Jump to content
  • Welcome to the eG Forums, a service of the eGullet Society for Culinary Arts & Letters. The Society is a 501(c)3 not-for-profit organization dedicated to the advancement of the culinary arts. These advertising-free forums are provided free of charge through donations from Society members. Anyone may read the forums, but to post you must create a free account.

"The Bread Baker's Apprentice" by Reinhart


Marcia
 Share

Recommended Posts

Practice. :rolleyes::biggrin: Seriously, the steam maker I got, has made a tremendous difference for me. I would never consider throwing water on my oven floors or walls, and a steam pan never worked for me. I wouldn't have even considered hearth baked type breads without it. Now, I just need to work on shaping etc. All this bread baking does leave me thinking up dishes that go well with fresh bread. Pasta, soup etc.....less beef. Is that a good thing? :blink:

Marlene

cookskorner

Practice. Do it over. Get it right.

Mostly, I want people to be as happy eating my food as I am cooking it.

Link to comment
Share on other sites

So what is the best way to store baquettes so that the crust stays crisp, but the bread doesn't go rock hard?

My experience is that baguettes are a one-day wonder! Enjoy them fresh on the day they are made and turn them into crostini/garlic bread thereafter. Nothing I have tried maintains the crust AND keeps the dough soft. You can try freezing one, after it is completely cool, but the thawed bread doesn't measure up to the fresh in my judgement.

Anna Nielsen aka "Anna N"

...I just let people know about something I made for supper that they might enjoy, too. That's all it is. (Nigel Slater)

"Cooking is about doing the best with what you have . . . and succeeding." John Thorne

Our 2012 (Kerry Beal and me) Blog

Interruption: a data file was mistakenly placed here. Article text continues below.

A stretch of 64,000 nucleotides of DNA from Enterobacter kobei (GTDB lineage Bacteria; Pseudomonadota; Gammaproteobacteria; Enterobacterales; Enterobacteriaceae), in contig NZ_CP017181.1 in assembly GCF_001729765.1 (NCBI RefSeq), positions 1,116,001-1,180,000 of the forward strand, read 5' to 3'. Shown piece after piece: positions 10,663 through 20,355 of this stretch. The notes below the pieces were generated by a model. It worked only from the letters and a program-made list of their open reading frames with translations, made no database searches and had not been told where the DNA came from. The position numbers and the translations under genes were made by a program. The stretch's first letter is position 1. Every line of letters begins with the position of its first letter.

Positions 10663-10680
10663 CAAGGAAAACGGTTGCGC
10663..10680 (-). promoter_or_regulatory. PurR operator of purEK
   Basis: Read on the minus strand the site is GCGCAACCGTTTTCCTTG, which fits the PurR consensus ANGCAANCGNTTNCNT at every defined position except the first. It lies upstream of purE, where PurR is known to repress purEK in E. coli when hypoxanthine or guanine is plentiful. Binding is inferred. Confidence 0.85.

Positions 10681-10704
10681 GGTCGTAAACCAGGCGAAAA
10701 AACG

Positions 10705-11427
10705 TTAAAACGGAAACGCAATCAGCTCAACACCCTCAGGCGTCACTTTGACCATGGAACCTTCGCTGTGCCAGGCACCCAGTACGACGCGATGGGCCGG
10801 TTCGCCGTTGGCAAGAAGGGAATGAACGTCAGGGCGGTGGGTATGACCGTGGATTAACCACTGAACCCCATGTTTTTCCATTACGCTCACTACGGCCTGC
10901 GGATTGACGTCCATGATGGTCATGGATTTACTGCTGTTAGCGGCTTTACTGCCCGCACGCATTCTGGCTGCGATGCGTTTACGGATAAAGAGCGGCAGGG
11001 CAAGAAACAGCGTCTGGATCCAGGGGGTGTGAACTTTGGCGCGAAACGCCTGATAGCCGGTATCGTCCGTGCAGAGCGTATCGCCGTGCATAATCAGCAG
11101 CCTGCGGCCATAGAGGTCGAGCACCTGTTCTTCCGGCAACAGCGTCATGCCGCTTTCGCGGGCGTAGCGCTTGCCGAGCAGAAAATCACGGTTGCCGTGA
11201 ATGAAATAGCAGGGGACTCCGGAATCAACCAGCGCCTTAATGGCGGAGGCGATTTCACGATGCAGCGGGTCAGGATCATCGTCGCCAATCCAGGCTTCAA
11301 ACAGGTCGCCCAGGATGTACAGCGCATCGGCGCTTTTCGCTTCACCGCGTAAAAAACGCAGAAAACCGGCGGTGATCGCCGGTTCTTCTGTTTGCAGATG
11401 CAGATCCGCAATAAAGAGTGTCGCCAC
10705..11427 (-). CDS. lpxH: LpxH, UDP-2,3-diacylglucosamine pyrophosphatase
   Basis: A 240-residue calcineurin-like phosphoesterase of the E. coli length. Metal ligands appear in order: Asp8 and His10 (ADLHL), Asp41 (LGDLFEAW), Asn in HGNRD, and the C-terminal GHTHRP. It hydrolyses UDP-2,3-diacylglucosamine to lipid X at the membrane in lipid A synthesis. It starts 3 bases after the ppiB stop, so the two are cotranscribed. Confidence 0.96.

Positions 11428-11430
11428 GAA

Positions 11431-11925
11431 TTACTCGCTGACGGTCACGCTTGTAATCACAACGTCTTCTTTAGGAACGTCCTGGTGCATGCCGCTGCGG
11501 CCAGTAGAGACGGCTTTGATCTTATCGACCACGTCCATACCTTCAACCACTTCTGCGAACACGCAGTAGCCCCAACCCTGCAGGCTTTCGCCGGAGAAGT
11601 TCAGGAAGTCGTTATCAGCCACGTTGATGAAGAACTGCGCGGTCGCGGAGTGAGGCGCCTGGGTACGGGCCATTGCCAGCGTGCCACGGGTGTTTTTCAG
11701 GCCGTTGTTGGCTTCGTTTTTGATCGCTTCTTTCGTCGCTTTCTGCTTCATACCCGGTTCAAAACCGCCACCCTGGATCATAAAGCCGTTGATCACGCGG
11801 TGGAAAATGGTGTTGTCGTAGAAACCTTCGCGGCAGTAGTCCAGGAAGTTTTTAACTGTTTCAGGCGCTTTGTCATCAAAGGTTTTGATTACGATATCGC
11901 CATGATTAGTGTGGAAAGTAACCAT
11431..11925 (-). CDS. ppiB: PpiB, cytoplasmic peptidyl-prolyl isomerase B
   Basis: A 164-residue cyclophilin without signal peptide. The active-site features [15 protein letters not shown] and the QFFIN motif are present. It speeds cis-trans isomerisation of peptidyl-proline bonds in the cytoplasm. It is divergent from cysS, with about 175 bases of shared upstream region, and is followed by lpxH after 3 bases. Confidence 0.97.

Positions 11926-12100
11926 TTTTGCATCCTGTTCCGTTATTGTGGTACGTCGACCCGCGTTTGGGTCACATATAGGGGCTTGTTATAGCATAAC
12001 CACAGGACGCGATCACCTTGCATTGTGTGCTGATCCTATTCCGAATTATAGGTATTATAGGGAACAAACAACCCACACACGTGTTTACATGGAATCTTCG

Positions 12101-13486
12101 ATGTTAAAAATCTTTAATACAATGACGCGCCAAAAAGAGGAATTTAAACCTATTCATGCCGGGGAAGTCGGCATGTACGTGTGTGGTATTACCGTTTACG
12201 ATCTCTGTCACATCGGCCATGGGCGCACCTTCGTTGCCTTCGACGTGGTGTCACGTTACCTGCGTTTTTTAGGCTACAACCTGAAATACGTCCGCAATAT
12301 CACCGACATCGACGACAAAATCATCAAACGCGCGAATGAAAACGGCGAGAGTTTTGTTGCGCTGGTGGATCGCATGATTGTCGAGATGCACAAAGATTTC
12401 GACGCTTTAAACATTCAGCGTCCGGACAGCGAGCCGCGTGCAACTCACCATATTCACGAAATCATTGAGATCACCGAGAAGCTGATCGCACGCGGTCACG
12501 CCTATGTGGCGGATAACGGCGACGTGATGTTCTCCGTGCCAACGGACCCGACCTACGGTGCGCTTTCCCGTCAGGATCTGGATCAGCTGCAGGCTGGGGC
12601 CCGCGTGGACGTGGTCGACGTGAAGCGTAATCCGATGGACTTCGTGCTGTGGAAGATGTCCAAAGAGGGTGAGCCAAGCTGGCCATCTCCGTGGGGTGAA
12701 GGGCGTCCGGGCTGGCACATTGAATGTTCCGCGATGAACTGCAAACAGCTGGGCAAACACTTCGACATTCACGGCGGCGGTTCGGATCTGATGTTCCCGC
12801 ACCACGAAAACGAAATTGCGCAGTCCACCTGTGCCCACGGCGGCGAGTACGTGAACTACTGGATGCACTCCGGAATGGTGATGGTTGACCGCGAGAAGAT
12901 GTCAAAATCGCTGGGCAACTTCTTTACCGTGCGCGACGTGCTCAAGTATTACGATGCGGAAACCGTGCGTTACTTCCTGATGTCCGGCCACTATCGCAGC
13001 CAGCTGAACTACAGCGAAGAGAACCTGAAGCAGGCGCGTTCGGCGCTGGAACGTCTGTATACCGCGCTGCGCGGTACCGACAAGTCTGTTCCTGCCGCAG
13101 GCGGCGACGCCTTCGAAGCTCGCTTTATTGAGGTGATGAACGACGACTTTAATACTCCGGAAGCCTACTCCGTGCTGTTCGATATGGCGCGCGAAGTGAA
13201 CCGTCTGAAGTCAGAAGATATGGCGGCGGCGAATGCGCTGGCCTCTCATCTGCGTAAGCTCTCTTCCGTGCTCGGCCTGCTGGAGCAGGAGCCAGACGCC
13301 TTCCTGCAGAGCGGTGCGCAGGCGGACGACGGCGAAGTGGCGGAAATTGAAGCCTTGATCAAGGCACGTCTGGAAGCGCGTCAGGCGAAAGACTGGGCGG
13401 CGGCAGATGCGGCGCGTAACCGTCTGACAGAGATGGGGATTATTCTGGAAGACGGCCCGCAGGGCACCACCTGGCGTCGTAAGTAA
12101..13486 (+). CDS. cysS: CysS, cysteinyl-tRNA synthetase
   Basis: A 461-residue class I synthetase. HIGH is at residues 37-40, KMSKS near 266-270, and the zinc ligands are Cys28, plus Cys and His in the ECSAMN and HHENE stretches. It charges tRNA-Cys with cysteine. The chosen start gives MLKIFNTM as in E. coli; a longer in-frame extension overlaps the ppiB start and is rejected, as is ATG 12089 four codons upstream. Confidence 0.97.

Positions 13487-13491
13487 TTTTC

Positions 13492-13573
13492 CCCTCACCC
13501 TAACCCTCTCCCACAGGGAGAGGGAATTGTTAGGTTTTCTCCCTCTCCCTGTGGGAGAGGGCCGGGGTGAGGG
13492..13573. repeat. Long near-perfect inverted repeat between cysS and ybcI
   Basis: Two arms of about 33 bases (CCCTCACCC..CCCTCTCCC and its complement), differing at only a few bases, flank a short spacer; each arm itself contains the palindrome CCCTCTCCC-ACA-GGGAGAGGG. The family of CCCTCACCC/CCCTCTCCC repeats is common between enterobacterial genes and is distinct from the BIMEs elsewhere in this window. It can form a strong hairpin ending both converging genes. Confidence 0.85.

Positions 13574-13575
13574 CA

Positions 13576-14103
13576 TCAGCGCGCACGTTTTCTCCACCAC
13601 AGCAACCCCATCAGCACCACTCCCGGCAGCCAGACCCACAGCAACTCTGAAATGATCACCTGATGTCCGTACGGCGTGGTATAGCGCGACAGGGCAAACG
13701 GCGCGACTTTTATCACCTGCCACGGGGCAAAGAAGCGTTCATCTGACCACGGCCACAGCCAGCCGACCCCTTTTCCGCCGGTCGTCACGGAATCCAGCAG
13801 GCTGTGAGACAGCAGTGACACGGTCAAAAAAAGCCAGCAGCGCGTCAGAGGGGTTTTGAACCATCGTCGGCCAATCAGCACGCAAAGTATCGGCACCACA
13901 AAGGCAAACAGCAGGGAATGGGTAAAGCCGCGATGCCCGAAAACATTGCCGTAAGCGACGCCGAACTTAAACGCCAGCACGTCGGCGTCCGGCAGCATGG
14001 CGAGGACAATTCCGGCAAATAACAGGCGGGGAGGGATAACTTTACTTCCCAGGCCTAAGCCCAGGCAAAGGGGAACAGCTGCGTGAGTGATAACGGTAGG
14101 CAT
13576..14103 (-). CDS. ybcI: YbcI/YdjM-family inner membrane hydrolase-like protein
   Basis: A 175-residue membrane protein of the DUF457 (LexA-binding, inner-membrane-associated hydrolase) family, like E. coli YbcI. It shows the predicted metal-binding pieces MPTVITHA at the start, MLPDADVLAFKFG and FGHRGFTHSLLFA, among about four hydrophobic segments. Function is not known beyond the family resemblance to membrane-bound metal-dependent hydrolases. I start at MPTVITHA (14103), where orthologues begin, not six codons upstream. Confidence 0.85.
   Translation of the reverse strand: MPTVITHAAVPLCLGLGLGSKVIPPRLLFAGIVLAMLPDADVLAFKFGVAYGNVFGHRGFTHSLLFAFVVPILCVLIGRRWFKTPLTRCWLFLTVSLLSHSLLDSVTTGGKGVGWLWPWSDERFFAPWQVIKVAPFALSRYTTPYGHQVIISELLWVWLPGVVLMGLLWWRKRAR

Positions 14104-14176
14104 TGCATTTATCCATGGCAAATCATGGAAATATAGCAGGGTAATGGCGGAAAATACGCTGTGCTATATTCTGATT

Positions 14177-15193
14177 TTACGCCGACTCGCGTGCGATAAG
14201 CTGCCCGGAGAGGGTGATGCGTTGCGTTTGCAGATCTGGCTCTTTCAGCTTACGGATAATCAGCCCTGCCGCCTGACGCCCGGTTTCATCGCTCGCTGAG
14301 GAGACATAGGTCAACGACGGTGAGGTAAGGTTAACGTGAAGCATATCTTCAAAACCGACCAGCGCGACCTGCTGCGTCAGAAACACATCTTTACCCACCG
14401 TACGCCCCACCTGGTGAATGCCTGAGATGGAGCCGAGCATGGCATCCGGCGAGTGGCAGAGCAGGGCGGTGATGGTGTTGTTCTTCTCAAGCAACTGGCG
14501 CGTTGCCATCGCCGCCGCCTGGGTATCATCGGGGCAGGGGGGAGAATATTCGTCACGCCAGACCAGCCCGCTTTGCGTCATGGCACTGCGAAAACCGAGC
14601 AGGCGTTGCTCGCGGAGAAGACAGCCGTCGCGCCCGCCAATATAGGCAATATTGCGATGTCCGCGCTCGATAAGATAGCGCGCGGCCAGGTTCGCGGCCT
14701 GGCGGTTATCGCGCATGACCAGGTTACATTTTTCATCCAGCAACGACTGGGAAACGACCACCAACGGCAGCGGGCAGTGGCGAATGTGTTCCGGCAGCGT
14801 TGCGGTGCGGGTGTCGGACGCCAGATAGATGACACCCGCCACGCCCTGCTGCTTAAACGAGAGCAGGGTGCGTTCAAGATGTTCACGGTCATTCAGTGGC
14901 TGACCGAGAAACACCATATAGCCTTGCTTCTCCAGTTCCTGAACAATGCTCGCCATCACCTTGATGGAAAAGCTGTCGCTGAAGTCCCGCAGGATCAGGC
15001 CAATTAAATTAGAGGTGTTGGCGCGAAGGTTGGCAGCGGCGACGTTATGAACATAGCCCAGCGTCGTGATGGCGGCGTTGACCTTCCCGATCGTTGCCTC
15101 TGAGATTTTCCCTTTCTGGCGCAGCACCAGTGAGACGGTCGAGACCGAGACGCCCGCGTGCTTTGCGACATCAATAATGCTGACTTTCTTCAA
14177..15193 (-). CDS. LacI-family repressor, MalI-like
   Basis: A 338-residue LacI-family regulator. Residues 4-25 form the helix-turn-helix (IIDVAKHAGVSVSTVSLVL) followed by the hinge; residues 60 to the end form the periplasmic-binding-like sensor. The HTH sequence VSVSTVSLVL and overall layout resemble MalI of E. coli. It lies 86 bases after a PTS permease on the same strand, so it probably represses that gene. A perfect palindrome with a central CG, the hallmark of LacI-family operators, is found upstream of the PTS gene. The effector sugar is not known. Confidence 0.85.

My 2004 eG Blog

Link to comment
Share on other sites

Sigh...I read with envy your baguettes-baking...my oven's too small to bake them.

I finally got BBA and made Peter Reinhart's Multigrain Extraordinaire a couple of days ago. Though my family has been orientated to eat european-style breads from my almost 3 years of breadbaking, being Malaysians, their preference are still 'soft' breads, and this certainly got their thumbs-up. The flavour is also great. They are demanding that I make it again. Soon.

gallery_12248_5586_56036.jpg

Edit: I reduced the yeast from 1 tablespoon to 1 tsp, and the sugar from 3 T to 2, as I notice there is honey too.

Edited by Tepee (log)

TPcal!

Food Pix (plus others)

Please take pictures of all the food you get to try (and if you can, the food at the next tables)............................Dejah

Link to comment
Share on other sites

Anna, I was afraid you were going to say that. That's been my experience too so far. It's sort of a shame because I get three baquettes out of the BBA recipe and while we'll eat one with dinner, I've been making an awful lot of crostini and croutons. :biggrin:

Teepee, that multigrain looks fabulous. I may just have to try that one!

Marlene

cookskorner

Practice. Do it over. Get it right.

Mostly, I want people to be as happy eating my food as I am cooking it.

Link to comment
Share on other sites

Yes, do try it, Marlene. I used quinoa, rolled oats and wheatgerm (out of bran) for the soaker and black hill rice for the main dough. The bread is incredibly soft and fluffy, yet has a nice chew to it.

TPcal!

Food Pix (plus others)

Please take pictures of all the food you get to try (and if you can, the food at the next tables)............................Dejah

Link to comment
Share on other sites

Today I tried the Pugliese bread from BBA. It's a fairly labour intensive bread, and I wasn't thrilled with the results. I did not get the big airy crumb the picture shows.

gallery_6080_205_23616.jpg

gallery_6080_205_136727.jpg

Marlene

cookskorner

Practice. Do it over. Get it right.

Mostly, I want people to be as happy eating my food as I am cooking it.

Link to comment
Share on other sites

So what is the best way to store baquettes so that the crust stays crisp, but the bread doesn't go rock hard?

Try cooking them 3/4 of the way..then cool and wrap and freeze. I do that with fougasse. When I'm ready for them I bake from frozen. Works well. I don't know why it wouldn't work with baguettes. Maybe you could experiment with one baguette and let us know what happens! :biggrin: Have you tried Vienna bread yet? I really like it.